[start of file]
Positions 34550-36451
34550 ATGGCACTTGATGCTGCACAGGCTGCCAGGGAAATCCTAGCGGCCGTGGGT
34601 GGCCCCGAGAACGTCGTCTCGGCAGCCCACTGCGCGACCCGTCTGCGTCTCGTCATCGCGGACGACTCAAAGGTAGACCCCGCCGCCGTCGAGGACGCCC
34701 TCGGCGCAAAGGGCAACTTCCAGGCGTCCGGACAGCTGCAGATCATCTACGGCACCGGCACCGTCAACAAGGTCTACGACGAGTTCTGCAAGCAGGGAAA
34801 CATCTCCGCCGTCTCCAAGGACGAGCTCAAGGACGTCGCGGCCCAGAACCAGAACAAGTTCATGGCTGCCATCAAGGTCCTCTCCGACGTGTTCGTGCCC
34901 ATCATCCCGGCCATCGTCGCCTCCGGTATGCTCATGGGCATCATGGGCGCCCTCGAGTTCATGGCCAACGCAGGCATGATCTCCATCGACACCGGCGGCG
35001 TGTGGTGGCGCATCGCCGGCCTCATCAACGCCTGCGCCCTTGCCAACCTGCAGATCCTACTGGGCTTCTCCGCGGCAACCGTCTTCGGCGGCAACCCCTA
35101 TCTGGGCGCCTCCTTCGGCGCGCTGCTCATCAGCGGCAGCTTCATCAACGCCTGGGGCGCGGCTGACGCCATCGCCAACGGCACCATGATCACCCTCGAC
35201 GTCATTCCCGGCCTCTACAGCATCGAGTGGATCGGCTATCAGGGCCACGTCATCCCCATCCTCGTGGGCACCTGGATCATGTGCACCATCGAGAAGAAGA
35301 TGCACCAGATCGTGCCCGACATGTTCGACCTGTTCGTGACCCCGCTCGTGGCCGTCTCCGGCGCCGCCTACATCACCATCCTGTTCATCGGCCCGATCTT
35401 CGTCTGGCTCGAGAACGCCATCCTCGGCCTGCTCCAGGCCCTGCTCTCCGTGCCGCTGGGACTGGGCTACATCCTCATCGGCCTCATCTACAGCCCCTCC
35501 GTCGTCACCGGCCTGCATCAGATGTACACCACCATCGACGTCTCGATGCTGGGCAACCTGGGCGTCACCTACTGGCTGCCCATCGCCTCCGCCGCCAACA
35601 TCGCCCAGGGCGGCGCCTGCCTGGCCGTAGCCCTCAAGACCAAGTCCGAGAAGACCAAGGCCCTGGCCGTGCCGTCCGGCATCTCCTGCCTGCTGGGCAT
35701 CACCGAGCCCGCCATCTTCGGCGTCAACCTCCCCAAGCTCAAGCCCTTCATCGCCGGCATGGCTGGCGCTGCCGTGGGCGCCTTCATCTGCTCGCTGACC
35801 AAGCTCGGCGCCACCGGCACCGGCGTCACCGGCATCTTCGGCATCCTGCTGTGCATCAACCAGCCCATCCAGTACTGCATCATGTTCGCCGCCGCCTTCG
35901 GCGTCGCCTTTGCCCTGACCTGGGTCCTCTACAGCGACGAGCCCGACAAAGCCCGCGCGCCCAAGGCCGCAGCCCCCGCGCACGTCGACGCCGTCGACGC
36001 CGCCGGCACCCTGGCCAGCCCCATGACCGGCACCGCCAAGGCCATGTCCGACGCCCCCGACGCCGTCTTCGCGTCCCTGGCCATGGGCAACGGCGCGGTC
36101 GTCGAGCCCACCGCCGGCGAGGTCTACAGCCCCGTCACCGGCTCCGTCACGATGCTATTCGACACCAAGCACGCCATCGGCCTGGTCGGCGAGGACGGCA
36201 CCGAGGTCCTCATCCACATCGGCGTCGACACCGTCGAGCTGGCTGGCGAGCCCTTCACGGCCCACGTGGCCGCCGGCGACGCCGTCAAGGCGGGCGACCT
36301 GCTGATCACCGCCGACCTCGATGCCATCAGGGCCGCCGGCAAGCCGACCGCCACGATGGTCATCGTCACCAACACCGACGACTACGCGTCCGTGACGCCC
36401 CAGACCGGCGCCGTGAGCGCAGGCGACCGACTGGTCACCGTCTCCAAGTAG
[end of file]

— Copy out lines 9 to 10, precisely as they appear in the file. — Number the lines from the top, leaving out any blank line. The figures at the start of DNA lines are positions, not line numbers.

35201 GTCATTCCCGGCCTCTACAGCATCGAGTGGATCGGCTATCAGGGCCACGTCATCCCCATCCTCGTGGGCACCTGGATCATGTGCACCATCGAGAAGAAGA
35301 TGCACCAGATCGTGCCCGACATGTTCGACCTGTTCGTGACCCCGCTCGTGGCCGTCTCCGGCGCCGCCTACATCACCATCCTGTTCATCGGCCCGATCTT